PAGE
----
Eager Beaver

No water, no life. No blue, no green.” – Sylvia Earle

Aside from humans, beavers are the only mammals that will significantly reorient entire ecosystems to create the habitat they need to thrive. They fell trees, dam creeks and streams, and create vast wetlands that countless other species benefit from. In so doing, they often help regions retain water that might otherwise find its way into oceans or distant large lakes. North America used to be practically saturated with beavers, and the environment would look quite different had humans not driven them to near extinction in the quest to harvest pelts for commercial trade.

For reasons that extend beyond economics and into geopolitics, the extinction of beavers was near total in California. As this fascinating history of the rise and fall of the species in that state explains, in the early 1820s “the British-owned Hudson’s Bay Company set out from its bases in the Pacific Northwest to search as far south as the Sacramento and San Joaquin valleys with orders to denude the lands of all fur-bearers so that the Americans would ‘have no inducement to proceed hither.’” It only took a few decades from there to decimate the population of Castor canadensis.

Perhaps recognizing their value in countering California’s chronic water challenges, state leaders have begun the process of rejuvenating the local beaver population through direct intervention:

The California Department of Fish and Wildlife (CDFW) has launched the initial phase of its beaver translocation activities, recently conducting the first beaver conservation release in nearly 75 years. Working with the Maidu Summit Consortium, CDFW released a family of seven beavers into Plumas County, in a location that is known to the tribal community as Tásmam Koyóm.

The new family group of beavers join a single resident beaver in the valley with the ultimate objective of re-establishing a breeding population that will maintain the mountain meadow ecosystem, its processes and the habitat it provides for numerous other species.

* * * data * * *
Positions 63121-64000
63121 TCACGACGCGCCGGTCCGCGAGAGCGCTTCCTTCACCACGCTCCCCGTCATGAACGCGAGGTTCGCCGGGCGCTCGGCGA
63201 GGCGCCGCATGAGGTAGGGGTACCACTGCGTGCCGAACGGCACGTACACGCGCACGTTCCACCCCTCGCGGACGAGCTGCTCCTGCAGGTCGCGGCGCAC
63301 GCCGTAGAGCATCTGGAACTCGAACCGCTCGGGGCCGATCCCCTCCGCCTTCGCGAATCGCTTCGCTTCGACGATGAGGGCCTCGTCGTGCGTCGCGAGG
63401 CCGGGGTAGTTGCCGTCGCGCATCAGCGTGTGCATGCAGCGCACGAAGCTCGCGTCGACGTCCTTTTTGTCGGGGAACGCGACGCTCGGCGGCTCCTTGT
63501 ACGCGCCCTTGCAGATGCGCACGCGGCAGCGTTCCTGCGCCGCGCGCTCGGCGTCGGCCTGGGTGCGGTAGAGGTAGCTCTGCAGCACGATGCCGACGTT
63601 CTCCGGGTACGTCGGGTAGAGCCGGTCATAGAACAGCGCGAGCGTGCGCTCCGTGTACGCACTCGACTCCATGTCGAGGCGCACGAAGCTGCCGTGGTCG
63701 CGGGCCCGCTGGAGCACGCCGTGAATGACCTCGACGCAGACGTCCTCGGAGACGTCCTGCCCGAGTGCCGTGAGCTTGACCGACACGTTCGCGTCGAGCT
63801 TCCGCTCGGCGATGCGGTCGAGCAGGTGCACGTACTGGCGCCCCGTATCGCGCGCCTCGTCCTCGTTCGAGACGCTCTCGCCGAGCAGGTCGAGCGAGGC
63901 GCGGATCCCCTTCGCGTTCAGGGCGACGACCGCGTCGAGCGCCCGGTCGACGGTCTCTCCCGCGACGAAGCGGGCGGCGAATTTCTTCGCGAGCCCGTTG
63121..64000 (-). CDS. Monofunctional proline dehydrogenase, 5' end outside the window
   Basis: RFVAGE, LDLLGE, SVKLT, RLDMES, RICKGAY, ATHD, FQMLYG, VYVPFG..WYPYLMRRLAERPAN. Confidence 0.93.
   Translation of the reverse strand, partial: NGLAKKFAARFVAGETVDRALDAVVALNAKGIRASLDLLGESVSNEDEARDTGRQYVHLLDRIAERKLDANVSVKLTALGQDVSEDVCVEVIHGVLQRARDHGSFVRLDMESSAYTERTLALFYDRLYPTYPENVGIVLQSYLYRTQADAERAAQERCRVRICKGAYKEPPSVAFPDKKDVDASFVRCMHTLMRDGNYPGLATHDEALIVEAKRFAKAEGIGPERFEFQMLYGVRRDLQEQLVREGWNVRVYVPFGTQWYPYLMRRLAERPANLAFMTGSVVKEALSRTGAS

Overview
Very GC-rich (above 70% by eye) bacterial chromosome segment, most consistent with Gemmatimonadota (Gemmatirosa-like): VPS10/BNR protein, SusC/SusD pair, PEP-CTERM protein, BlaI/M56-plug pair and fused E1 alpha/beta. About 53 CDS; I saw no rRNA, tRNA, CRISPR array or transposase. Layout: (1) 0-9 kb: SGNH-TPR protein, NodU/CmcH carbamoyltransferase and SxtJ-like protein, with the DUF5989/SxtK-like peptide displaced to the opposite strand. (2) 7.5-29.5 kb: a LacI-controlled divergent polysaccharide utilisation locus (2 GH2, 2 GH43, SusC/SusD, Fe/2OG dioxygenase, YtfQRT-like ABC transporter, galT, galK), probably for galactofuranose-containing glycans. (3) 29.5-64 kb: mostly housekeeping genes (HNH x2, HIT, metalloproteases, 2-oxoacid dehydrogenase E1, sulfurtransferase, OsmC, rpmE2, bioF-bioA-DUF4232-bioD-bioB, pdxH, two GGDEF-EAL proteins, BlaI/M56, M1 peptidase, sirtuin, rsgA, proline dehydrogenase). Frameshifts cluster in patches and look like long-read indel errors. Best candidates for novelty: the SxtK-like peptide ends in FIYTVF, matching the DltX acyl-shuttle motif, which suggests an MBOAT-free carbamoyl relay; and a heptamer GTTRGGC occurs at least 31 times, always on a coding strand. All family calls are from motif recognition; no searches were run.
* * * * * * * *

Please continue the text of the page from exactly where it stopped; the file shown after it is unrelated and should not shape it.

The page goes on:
Welcome back! | CDFW

One significant advantage of outsourcing water management work to beavers is that they need not be encumbered by environmental opposition to their activities. Permitting delays, frivolous lawsuits, and endless impact studies present no issue to nature’s carpenters, something we suspect provokes envy from current California Governor Gavin Newsom.

Newsom is just the latest in a string of Golden State governors struggling to solve the issues that plague California’s water systems. At its core, there has long been a pronounced mismatch between water supply and demand. Much of the rain and snow that falls in the state does so in the north, whereas 80% of water demand comes from the heavy population centers and vast farmlands in the south. California also swings wildly between years of precipitation abundance and drought but lacks the requisite infrastructure to bridge between the two. When excess water is available, much of it simply runs off into the Pacific Ocean, leaving the state scrambling during the inevitable dry years.

White gold | Andrew Dixon/CDWR

A large volume of California’s water exits into the Pacific by way of the Sacramento-San Joaquin River Delta, where the Sacramento and San Joaquin Rivers converge inland and eventually flow into the San Francisco Bay and out to sea under the Golden Gate Bridge. Building a structural bypass that diverts some of this precious water further south has long been an obvious solution, and Newsom has been supporting just such a project for the entirety of his time as governor. In December, the idea passed a critical milestone:

Despite years of strong opposition from environmental groups and local leaders, the California Department of Water Resources approved the controversial Delta Conveyance Project — also known as the Delta Tunnel — on Thursday.

Gov. Gavin Newsom and his administration have long advocated for the 45-mile-long tunnel to be built beneath the Sacramento-San Joaquin River Delta. The tunnel would pipe water from the Sacramento River, bypassing the Delta, and redirect it into the Bethany Reservoir on the California Aqueduct. That water would then be delivered to Southern California.

The Delta Conveyance Project is a quintessential example of the difficult tradeoffs involved when formulating environmental policy. It pits the needs of tens of millions of humans against the sanctity of nature, stretches the ability of government to execute major public works projects in the modern era, and tests whether a governor with clear national ambitions can bend key members of his own political coalition to his will. What are the stakes for Californians and how might this play out? Let’s investigate.


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